New mothers should limit their time on online support forums because conflicting advice and judgmental comments can raise their stress levels, California academics have suggested.
Research from Pepperdine University in Los Angeles found that mothers who went on social networks were more willing to compare themselves with others and be more stressed.
Academics have suggested that women should limit the amount of time they spend on online forums and instead turn to real-life friends for help.
Dr Lauren Amaro, co-author of the study, said: ‘If you are prone to confrontation, anxiety and stress, you need to be very careful about how you use these sites and how often.’
She said entering an online space that has “thousands of voices weighing in” on how to raise a child could potentially leave mothers running “in a myriad of clutter.”
Study inspired by real life
Dr. Amaro, an associate professor at Pepperdine, and her co-authors said they got the idea for the study following their own negative experiences online.
For example, Dr. Amaro described the response she received to a simple question about treating eczema in a private Facebook group for moms.
Some mothers have shamed others for suggesting steroid creams or natural remedies like coconut oil.
“I found it crippling and I had to step out of that space,” she told the Wall Street Journal.
Dr. Amaro and her colleagues, Dr. Theresa de los Santos and Dr. Nataria Joseph, set out to study the physical effects of online groups on women’s well-being.
They interviewed 125 new mothers, recruited through social media, and eliminated those who had conditions that could affect stress.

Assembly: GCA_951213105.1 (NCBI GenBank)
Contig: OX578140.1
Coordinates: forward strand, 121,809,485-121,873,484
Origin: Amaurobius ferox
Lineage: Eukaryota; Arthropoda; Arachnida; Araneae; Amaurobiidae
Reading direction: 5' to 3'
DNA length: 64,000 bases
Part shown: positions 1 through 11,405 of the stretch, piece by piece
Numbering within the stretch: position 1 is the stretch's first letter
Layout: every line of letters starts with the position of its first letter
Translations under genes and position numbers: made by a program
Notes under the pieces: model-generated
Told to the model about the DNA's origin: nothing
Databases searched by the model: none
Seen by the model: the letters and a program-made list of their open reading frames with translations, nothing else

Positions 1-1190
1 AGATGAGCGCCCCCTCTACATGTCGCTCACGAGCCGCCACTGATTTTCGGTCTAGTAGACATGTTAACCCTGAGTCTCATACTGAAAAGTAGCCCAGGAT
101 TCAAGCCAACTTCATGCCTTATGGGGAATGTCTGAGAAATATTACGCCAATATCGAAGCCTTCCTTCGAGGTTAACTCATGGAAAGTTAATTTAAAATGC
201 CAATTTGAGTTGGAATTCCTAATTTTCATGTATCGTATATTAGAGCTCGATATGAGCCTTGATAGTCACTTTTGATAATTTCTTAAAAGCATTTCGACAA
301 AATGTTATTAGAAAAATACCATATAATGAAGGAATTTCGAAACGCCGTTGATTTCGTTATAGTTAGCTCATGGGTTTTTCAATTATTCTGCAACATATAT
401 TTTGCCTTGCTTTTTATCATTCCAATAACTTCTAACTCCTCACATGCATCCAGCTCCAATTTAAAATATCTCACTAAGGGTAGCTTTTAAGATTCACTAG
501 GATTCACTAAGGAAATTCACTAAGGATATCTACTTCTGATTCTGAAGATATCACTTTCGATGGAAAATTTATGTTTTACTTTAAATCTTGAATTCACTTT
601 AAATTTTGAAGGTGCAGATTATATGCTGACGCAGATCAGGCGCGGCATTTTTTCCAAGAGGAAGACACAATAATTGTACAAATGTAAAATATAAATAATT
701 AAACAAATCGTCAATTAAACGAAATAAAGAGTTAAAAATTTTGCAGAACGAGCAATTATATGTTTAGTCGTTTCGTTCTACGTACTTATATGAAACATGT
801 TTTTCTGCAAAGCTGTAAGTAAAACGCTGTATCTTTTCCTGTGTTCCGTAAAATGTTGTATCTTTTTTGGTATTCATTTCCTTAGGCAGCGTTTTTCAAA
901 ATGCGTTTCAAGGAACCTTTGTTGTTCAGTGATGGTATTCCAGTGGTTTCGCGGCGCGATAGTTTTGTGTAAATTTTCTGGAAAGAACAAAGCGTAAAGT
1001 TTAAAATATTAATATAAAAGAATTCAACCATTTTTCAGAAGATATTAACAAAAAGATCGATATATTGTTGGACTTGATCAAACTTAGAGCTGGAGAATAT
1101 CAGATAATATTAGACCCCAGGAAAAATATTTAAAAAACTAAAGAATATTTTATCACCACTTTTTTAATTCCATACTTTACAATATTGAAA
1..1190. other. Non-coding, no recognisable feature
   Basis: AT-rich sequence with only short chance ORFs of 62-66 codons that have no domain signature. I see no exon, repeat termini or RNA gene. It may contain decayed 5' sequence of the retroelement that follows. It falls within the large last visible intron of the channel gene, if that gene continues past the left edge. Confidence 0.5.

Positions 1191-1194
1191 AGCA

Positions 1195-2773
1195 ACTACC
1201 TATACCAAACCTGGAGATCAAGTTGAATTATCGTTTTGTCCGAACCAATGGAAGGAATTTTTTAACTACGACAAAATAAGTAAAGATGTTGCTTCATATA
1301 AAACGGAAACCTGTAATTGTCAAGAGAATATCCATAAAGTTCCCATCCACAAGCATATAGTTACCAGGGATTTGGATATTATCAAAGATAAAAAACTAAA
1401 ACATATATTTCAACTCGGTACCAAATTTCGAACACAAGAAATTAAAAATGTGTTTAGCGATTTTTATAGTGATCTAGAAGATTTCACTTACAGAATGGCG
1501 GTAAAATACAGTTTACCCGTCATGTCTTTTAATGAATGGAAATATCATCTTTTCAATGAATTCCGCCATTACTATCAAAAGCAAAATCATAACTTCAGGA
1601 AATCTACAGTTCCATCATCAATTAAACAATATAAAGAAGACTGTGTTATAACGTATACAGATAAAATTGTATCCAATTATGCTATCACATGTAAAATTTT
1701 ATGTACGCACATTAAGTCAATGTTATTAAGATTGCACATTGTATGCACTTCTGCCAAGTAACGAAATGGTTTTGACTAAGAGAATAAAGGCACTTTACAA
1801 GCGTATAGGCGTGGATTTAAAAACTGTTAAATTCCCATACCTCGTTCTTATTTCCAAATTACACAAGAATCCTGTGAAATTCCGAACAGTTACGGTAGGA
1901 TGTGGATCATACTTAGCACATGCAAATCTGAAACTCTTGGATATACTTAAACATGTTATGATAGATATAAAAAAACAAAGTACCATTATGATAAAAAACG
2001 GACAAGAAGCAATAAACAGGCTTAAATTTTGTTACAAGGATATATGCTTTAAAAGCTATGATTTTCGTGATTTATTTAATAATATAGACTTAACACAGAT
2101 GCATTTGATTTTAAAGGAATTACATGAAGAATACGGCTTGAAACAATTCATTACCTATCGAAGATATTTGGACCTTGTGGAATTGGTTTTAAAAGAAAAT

The final participants were 47 predominantly white, college-educated women who used social media to varying degrees.
Over four days, the researchers collected saliva samples from the women to test for levels of cortisol, the body’s main stress hormone.
Too much cortisol can lead to high blood pressure, high blood sugar levels and weight gain.
They conducted saliva samples and questionnaires daily when the women woke up, four hours and nine hours after waking, and again before bed.
Link between social media and stress levels
The researchers recognized the limitations posed by the small and homogeneous sample size.
But their findings, published in the journal Biological Psychology, have suggested a link between the time women spend on social media and elevated cortisol levels.
They concluded that mothers would be better off limiting their time on social media and reaching out to their offline friends, relatives and doctors for advice.
Dr. Joseph, a clinical psychologist at Pepperdine, said not all of the effects of motherhood forums have been negative.
In fact, researchers’ previous studies of online groups for mothers have found that sometimes women could benefit from comparing themselves to others.
“If a mom feels that another mom is doing better as a mother, she might be inspired by that mom and learn from that mom,” Dr. Joseph told the Wall Street Journal.
“It can go in an unhealthy direction when a mom feels inadequate and her identity as a mother is threatened.”
Researchers have suggested that women should keep their time on online forums to less than an hour a day and avoid going to bed shortly before bed.
Dr. de los Santos said that for most women, “even if you get some good from the sites, the bad outweighs it.”